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Miranda rule revised

By Taylor Sisk
Staff Writer

In a decision on a case it heard in March involving a Chapel Hill middle-schooler, the U.S. Supreme Court ruled last Thursday that age should be a factor in determining if it’s necessary to read suspects their Miranda rights.

In her 5-4 majority opinion, Justice Sonia Sotomayor wrote that it is “beyond dispute that children will often feel bound to submit to police questioning when an adult in the same circumstances would feel free to leave,” and that police or the courts shouldn’t “blind themselves to that commonsense reality.”

The case, J.D.B. v. North Carolina, began Sept. 29, 2005 at Smith Middle School in Chapel Hill, when a seventh-grade special-education student, identified today only as J.D.B., was taken out of his social studies class and interrogated in a conference room by a Chapel Hill Police investigator concerning some residential break-ins. Three other adults, including the school resource officer and assistant principal, were present. The door was closed but not locked.

J.D.B. confessed to a break-in, but did so without having been read his Miranda rights (“You have the right to remain silent …”). The authorities argued that J.D.B. was free to leave at any time, and that they thus weren’t required to read him his rights.

J.D.B.’s attorney countered that the youth couldn’t reasonably have been expected to think he could walk away from two uniformed police officers and two school officials. The courts, including the state Supreme Court, disagreed, ruling that he had confessed voluntarily.

The Supreme Court didn’t rule on Thursday whether J.D.B. was in custody, sending the case back to the state courts to address that question, this time taking into account J. D. B.’s age at the time.

Sotomayor argued that the court has in the past upheld that being in custody is an “objective inquiry” determined by whether a reasonable person would have felt at liberty to leave.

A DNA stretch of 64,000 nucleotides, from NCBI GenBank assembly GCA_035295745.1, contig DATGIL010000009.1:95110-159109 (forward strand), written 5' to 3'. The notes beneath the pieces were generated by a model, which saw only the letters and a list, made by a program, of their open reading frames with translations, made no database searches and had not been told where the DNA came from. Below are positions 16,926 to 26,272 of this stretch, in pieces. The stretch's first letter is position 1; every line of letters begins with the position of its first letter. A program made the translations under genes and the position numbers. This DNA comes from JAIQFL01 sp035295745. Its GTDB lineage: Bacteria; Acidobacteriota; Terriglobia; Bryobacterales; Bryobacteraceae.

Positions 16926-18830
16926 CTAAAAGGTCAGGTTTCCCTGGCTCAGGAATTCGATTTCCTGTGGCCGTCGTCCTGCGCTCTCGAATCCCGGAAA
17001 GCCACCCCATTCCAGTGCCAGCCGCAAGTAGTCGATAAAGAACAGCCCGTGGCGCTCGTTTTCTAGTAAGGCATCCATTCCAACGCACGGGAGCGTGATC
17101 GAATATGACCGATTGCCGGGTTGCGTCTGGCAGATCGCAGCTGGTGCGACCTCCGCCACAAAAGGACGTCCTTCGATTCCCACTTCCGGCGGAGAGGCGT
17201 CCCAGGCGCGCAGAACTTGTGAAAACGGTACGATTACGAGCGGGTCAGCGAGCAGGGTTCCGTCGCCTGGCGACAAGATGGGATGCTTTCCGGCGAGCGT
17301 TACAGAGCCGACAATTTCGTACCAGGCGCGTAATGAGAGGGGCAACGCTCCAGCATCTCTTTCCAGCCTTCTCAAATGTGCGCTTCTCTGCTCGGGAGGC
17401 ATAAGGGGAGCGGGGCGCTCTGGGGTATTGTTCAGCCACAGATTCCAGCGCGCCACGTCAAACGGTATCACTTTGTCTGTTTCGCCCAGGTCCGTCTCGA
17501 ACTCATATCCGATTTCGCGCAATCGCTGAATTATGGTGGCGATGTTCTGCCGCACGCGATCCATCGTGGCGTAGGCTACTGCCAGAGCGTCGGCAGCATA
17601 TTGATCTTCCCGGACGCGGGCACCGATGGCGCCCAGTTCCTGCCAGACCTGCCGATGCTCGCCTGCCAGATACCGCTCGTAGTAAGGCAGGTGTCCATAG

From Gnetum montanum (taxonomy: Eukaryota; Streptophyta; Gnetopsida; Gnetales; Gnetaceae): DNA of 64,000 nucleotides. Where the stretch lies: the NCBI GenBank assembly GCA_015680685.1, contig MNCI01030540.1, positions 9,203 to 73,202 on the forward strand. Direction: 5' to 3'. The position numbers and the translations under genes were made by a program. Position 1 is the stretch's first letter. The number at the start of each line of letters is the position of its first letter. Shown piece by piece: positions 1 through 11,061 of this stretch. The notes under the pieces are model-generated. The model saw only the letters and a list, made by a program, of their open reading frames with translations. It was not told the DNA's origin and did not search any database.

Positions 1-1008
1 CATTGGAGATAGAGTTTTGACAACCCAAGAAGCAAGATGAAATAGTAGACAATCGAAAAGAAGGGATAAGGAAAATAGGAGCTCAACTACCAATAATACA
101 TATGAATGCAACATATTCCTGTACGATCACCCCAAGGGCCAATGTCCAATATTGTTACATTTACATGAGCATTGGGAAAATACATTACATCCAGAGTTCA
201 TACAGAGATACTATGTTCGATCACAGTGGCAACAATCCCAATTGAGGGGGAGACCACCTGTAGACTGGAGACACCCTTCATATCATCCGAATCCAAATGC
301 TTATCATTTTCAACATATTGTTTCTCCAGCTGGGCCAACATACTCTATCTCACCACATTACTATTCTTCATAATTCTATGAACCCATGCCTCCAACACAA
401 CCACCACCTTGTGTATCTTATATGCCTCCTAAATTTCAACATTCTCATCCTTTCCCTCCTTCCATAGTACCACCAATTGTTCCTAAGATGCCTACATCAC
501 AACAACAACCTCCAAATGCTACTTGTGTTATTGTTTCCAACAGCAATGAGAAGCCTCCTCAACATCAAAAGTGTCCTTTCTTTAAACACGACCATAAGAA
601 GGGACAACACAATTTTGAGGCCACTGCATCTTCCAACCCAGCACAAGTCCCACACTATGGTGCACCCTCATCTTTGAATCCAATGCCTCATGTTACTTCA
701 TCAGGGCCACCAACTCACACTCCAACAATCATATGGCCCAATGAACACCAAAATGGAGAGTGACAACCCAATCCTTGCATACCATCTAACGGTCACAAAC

“The benefit of the objective custody analysis is that it is ‘designed to give clear guidance to the police,’” Sotomayor wrote, quoting a previous ruling.

The objective inquiry frees police from “anticipating the idiosyncrasies of every individual suspect and divining how those particular traits affect each person’s subjective state of mind.”

But, she continued, a child subjected to questioning will sometimes feel pressured to talk when an adult would decline.

“We think it clear that courts can account for that reality without doing any damage to the objective nature of the custody analysis,” Sotomayor wrote.

Someone they aren’t
According to the law, custodial interrogation is questioning by law-enforcement officers after a person has been taken into custody or otherwise deprived of his freedom of action in any significant way.

If a reasonable person feels he is free to go, he’s not in custody, and needn’t be read his rights.

In presenting J.D.B.’s case before the court in March, Assistant Appellate Defender Barbara Blackman argued that there are cognitive differences between children and adults, and that in failing to consider age when deciding whether to read the Miranda warning “we are requiring these children to be someone that they never could be, and that is reasonable adults.”

On Thursday, Sotomayor concluded that “officers and judges need no imaginative powers … or expertise in social and cultural anthropology to account for a child’s age. They simply need the common sense to know that a 7-year-old is not a 13-year-old and neither is an adult.”

In his dissent, Justice Samuel Alito wrote that, “If Miranda’s rigid, one-size-fits-all standards fail to account for the unique needs of juveniles, the response should be to rigorously apply the constitutional rule against coercion to ensure that the rights of minors are protected. There is no need to run Miranda off the rails.”

State Attorney General Roy Cooper, who argued the state’s case before the Supreme Court, issued a brief statement: “Law enforcement needed a definite answer on whether they must consider age for Miranda purposes and now we know they do. Officers need clear standards when questioning witnesses and it will be important for future Courts to keep this ruling narrow.”

“This is a great victory in that the Supreme Court recognized that as far as Miranda warnings go, juveniles are different. Our criminal justice system has always recognized that, and has treated them differently,” said Mark Dorosin of the UNC Center for Civil Rights, who filed a brief in support of J.D.B. “This ruling reaffirms that understanding.”

Sotomayor was joined in her opinion by Justices Stephen Breyer, Ruth Bader Ginsburg, Elena Kagan and Anthony Kennedy. Alito was joined by Justices John Roberts, Antonin Scalia and Clarence Thomas.

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